Minnesota police test compliance so pay attention to ID cards

This is a case where a bartender checked the minor’s identification but still served the minor a beer.  The minor was accompanied by a police officer, known to the bartender as a police officer, and was served a beer. Read more about this compliance failure below:

This opinion will be unpublished and
may not be cited except as provided by
Minn. Stat. § 480A.08, subd. 3 (2008).
In the Matter of On-Sale Liquor License
Held by Cooper’s Restaurant, Inc. d/b/a Cooper’s Restaurant,
4185 South Robert Trail, Eagan, MN 55123.
Filed November 9, 2010
Collins, Judge
City of Eagan
Robert D. Miller, Minneapolis, Minnesota (for relator Cooper’s Restaurant, Inc.)
Sharon K. Hills, Michael G. Dougherty, Severson, Sheldon, Dougherty & Molenda, P.A.,
Apple Valley, Minnesota (for respondent City of Eagan)
Considered and decided by Bjorkman, Presiding Judge; Kalitowski, Judge; and
Collins, Judge.

Relator Cooper’s Restaurant, Inc. (restaurant) challenges the decision of
respondent City of Eagan (city) imposing a civil penalty and suspension of the
restaurant’s liquor license following an administrative hearing. The restaurant concedes
that it sold an alcoholic beverage to an underage person, but contends that the city’s
Retired judge of the district court, serving as judge of the Minnesota Court of Appeals
by appointment pursuant to Minn. Const. art. VI, § 10. 2
decision is not supported by substantial evidence and is arbitrary and capricious because
the sale was induced by “trickery or deception.” We affirm.
In the evening of December 21, 2009, Eagan Police Officer Christopher Meade
went to the restaurant dressed in plain clothes to conduct an alcohol-compliance check;
he was accompanied by Joshua Grubb, an underage purchaser. The restaurant had been
cited for violations of relevant statutes, regulations, or ordinances three times within the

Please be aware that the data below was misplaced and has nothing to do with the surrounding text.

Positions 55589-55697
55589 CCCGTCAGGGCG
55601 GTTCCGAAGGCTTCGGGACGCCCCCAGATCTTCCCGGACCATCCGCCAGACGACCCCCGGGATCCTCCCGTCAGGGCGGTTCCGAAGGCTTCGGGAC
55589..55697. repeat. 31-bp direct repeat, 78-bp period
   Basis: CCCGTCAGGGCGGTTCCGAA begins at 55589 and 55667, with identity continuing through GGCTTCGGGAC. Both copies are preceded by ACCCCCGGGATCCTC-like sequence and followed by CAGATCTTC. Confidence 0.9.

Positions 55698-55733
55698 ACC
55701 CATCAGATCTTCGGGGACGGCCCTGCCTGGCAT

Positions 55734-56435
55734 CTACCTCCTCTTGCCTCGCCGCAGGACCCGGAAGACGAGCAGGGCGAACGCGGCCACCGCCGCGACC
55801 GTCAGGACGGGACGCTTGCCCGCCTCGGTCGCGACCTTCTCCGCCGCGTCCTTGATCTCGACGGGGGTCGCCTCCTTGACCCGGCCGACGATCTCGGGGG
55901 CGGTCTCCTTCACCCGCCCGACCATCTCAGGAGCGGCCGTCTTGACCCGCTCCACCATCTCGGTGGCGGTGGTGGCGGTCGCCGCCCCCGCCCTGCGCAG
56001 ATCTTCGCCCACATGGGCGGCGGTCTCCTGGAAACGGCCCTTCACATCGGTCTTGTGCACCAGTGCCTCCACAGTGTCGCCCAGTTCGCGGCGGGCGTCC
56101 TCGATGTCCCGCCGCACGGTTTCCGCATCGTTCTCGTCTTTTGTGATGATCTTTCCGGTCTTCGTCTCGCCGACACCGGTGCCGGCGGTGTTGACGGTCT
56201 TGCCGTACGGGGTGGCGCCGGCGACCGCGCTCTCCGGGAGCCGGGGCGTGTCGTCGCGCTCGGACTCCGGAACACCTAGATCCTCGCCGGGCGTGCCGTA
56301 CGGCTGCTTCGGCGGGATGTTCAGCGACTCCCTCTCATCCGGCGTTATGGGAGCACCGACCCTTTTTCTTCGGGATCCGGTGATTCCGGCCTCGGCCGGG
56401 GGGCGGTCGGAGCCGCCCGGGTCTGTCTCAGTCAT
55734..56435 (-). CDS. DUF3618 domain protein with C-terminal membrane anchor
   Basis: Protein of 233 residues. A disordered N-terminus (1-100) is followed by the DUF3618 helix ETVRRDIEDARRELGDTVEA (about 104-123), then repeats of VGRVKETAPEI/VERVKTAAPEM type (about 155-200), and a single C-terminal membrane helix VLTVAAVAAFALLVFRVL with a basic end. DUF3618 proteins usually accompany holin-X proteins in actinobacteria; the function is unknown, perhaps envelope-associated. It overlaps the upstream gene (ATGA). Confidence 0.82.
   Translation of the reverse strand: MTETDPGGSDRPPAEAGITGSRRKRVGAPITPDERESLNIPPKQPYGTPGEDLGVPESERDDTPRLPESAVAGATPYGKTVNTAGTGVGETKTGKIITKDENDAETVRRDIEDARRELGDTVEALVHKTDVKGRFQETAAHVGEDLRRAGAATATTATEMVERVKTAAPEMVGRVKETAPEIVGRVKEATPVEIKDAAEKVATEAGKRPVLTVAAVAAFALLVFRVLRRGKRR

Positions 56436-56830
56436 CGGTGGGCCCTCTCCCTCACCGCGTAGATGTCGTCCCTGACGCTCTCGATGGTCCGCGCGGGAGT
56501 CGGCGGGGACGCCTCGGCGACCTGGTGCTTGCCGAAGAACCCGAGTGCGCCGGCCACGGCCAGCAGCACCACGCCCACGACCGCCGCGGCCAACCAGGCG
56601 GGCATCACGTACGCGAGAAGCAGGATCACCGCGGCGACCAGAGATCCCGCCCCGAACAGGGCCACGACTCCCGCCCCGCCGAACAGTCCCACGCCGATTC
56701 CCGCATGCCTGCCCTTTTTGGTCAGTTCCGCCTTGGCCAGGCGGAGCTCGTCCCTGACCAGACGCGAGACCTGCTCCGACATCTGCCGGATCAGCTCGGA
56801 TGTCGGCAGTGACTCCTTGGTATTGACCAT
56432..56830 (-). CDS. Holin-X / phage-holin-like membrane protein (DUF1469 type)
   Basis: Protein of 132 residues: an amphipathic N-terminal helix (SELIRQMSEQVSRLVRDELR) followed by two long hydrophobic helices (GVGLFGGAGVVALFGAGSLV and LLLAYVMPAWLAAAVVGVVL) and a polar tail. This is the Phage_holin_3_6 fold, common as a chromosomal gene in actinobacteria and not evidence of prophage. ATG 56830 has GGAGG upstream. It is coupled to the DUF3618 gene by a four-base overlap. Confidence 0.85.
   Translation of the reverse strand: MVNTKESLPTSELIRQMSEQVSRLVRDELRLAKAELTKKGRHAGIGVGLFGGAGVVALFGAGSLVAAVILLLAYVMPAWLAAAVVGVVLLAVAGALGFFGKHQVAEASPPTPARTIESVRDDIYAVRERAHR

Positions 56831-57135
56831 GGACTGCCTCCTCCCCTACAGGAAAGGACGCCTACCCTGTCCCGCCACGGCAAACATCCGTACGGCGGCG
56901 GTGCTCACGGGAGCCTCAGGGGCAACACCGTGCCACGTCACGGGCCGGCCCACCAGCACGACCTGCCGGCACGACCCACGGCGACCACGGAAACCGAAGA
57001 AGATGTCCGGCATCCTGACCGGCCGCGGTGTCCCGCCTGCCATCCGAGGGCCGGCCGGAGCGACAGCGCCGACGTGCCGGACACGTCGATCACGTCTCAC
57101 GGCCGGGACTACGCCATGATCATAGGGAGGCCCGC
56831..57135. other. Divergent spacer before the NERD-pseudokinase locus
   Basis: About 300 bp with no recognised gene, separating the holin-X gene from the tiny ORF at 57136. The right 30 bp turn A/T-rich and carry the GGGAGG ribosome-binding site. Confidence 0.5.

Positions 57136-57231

preceding 36 months: twice for selling alcoholic beverages after 1:00 a.m. without having
the requisite special permit and once for selling an alcoholic beverage to an underage
Officer Meade and Grubb entered the restaurant, took seats at the bar, and each
ordered a beer. The bartender recognized Officer Meade from past visits to the
restaurant, and knew him to be a police officer. The bartender asked each man for his
proof-of-age identification. She first examined the Minnesota identification card
produced by Grubb, which showed his date of birth, October 10, 1989, and bore the
legend “UNDER 21” at the top of his photograph. The bartender asked Grubb “if he had
done the 21 shots on his birthday,” and Grubb said, “No.” After looking at Officer
Meade’s Minnesota driver’s license and confirming that he was of-age, the bartender
examined Grubb’s identification card a second time before serving them each a beer.
The restaurant had a card-swipe device, which if used by the bartender would have
scanned Grubb’s identification card and shown that he was 20 years old and underage.
The restaurant also had a bulletin board displaying the date on or before which a person 3
must have been born in order to be 21 or more years old. The bartender, who had nearly
25 years of bartending experience, simply admitted that she “made a total human error”
and “miscalculated” Grubb’s age.
Because the restaurant failed the alcohol-compliance check, the city initiated
administrative proceedings. Officer Meade, Grubb, the bartender, the restaurant’s owner,
and the restaurant’s attorney appeared at the administrative hearing. The restaurant’s
owner argued that the bartender was misled because Grubb’s answer to her question
about drinking 21 shots could be taken as an acknowledgement that he was 21 years old.
But the bartender specifically testified that she never asked Grubb his age or whether he
was 21 years old; she stated that she always looks at the identification-card picture, but
acknowledged that the picture on “[Grubb’s identification card] says under 21.” Her only
explanation was that she “got confused with the birth dates.”
The restaurant’s owner relied on Officer Meade’s presence in support of his
argument that Grubb misrepresented his age, contending that a fair assumption would be
that “they’re to tell the truth.” The bartender agreed that she respected Officer Meade’s
position as a police officer and did not expect him to try to trick her, and she stated that
Officer Meade’s presence “probably” influenced her decision to serve Grubb. The